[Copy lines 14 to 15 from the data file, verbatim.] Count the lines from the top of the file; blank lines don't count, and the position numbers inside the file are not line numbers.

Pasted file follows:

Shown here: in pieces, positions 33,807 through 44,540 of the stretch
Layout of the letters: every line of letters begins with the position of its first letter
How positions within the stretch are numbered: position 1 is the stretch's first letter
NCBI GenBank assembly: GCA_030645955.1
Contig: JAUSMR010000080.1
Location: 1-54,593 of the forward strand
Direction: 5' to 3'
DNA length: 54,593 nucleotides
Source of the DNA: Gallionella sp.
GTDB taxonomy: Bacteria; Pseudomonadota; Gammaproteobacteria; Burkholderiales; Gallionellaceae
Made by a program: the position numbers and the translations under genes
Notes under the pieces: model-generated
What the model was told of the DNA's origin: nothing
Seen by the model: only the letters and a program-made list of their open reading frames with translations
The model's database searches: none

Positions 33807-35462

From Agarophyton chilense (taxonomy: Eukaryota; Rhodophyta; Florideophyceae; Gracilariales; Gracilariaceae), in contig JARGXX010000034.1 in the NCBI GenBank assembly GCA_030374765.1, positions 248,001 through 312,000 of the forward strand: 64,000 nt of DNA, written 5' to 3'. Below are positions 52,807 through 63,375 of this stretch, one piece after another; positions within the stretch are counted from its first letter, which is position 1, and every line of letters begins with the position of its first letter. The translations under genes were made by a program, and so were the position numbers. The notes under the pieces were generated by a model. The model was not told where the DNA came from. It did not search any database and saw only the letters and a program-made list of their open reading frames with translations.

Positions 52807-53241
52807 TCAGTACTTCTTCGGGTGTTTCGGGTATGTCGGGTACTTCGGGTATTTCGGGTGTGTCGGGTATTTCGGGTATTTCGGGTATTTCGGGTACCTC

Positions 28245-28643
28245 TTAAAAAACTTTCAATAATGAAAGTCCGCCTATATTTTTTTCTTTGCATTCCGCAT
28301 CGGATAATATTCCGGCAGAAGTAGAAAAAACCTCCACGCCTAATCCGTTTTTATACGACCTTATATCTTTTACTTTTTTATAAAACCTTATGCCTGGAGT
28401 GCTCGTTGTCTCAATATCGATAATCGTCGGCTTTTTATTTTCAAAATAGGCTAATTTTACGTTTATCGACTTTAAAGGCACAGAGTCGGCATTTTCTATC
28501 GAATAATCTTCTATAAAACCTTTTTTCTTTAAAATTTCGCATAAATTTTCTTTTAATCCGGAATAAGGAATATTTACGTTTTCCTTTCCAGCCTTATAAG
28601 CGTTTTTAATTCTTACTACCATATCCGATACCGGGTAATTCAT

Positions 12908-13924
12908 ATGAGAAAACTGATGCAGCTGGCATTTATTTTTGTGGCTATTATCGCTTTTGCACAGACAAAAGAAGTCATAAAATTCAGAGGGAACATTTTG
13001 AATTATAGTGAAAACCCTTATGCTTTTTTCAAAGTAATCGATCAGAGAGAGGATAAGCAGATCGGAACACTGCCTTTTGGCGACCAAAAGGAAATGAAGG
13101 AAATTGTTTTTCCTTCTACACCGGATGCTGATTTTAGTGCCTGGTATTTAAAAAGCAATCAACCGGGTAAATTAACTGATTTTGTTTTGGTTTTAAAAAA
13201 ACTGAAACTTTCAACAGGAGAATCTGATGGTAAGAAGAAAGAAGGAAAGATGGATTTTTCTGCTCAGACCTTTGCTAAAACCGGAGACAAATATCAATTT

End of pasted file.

Seen by the model: only the letters and a program-made list of their open reading frames with translations
The model's database searches: none